Battle lines drawn over Roslin housing plans

Ross Laird at the Battle of Roslin cairn
Ross Laird at the Battle of Roslin cairn

A campaign has begun to protect the 700-year-old site of a Midlothian battle from being destroyed by future housing developments.

The Battle of Roslin was waged in 1303 on land around the village but now faces its own battle for survival as Midlothian Council moves forward with its development plan.

Penicuik resident Ross Laird, a board member with Archaeology Scotland, is amassing his forces to seek greater protection and awareness of the Scottish Independence battle ground.

“The amount of public awareness there is, despite the fact there is a physical memorial, seems to be pretty low.

“It does strike me that the local development plan is potentially putting some parts of the site at some element of risk as they are looking to redevelop around the flanks of Roslin where the old Roslin Institute was,” he said.

Mr Laird added he was not opposed to development but believed any construction had to be carried out in a “sensitive” manner. In addition, a full archaeological survey should be conducted.

He added: “This site does seem to be be undervalued and Midlothian is full of absolutely fantastic heritage.”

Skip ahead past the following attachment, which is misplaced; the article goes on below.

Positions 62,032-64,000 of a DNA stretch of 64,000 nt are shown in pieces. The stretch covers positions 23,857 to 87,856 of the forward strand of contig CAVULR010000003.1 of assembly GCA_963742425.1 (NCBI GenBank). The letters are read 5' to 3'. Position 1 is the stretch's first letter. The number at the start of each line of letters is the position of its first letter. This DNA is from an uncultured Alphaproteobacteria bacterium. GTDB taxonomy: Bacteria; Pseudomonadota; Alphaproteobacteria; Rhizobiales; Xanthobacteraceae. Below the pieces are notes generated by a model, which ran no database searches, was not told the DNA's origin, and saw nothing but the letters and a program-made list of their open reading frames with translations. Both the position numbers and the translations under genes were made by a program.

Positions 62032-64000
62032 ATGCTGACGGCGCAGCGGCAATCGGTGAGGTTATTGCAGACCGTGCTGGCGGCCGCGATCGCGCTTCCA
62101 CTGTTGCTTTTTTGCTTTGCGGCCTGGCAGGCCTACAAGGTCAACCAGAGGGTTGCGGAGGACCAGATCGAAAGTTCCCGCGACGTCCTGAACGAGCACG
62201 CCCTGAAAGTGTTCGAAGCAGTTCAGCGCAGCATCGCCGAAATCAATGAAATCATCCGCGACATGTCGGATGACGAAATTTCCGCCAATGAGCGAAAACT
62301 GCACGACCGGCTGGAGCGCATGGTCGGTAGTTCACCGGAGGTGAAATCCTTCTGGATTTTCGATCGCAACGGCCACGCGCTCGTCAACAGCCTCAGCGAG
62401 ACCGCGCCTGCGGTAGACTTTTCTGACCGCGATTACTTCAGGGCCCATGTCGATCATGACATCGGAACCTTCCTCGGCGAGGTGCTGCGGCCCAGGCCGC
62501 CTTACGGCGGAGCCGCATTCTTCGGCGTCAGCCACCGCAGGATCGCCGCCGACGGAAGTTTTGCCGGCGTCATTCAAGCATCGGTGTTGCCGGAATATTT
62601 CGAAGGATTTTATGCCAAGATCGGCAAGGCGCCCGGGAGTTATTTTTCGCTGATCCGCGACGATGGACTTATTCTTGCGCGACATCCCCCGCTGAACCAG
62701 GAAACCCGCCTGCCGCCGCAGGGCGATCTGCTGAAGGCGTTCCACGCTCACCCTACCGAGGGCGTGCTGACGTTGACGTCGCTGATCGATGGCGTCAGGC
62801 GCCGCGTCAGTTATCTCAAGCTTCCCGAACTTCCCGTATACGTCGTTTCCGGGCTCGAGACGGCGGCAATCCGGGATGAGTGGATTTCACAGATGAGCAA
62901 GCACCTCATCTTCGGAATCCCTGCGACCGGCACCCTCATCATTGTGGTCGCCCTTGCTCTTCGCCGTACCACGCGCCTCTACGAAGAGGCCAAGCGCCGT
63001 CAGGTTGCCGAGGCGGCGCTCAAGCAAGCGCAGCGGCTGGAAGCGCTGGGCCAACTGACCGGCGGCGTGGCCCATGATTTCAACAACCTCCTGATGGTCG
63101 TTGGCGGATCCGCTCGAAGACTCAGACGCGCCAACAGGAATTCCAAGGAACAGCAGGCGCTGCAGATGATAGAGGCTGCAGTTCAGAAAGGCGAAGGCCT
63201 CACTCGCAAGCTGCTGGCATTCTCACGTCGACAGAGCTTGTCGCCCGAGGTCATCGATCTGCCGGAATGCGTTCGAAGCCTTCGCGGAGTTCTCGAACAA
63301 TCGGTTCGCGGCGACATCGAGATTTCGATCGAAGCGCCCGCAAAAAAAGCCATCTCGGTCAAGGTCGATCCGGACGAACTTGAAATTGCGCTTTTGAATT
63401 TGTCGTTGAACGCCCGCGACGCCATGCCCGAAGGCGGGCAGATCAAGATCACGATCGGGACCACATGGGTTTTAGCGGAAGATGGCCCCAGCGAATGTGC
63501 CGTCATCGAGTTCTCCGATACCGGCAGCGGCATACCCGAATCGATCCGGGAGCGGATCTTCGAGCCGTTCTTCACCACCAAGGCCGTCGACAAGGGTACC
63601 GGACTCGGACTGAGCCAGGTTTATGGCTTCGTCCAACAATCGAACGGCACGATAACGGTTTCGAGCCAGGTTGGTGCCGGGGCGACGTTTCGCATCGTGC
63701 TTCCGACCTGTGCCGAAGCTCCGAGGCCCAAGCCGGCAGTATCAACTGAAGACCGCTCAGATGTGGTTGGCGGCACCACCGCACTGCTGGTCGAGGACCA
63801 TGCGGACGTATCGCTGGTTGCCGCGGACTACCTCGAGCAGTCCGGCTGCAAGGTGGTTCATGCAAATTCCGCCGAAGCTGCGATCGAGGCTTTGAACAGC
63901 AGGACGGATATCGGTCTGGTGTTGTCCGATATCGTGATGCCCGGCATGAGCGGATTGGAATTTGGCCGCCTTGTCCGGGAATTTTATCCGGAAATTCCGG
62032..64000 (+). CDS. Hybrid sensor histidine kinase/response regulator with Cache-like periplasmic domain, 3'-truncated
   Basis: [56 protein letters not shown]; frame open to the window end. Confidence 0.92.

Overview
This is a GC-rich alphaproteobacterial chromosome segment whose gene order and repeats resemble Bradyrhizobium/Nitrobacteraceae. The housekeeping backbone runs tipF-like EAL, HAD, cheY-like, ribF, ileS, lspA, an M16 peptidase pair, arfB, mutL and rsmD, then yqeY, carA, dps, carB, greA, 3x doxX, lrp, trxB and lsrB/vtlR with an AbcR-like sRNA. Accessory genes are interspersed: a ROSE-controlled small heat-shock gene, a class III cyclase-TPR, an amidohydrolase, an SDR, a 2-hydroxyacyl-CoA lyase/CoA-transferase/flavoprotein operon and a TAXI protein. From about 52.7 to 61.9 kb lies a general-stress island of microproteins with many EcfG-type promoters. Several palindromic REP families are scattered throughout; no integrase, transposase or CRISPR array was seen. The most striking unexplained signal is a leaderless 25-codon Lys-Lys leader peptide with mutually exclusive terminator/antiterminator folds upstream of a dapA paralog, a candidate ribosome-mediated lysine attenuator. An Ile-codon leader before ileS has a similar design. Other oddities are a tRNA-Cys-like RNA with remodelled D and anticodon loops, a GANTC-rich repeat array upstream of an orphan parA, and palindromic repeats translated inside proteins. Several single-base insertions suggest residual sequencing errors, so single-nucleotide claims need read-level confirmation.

Roslin Heritage Society has welcomed Mr Laird’s campaign adding: “RHS supports any efforts to protect and preserve archaeological remains on the site and raise awareness of the scale and the historical significance of the Battle of Roslin.”

A Midlothian Council spokesman said: “We are conscious of the potential archaeological significance of the site and we would like to see information boards erected giving the public more information about the battle.

“Before any development gets underway, an archaeological assessment, including a metal detector survey, will be carried out by an archaeologist to record any metal finds related to the Battle of Roslin 1303 and determine whether the development will disturb any buried archaeological deposits and record and excavate them if they cannot be preserved in situ.

“We have also contacted Historic Scotland. It does not object to the principle of the development.

“However, they advised that if planning permission in principle is granted it should be subject to conditions to mitigate the physical impact on buried archaeological remains.”

An Historic Scotland spokesman said: “As a statutory consultee, we have worked with Midlothian Council throughout the process of drafting their latest development plan, advising on how best to look after heritage in the area. As the plan is still in draft format we cannot speculate on its possible effects at this time.”

Historic Scotland added the Battle of Roslin site to the Inventory of Historic Battlefields in December 2012.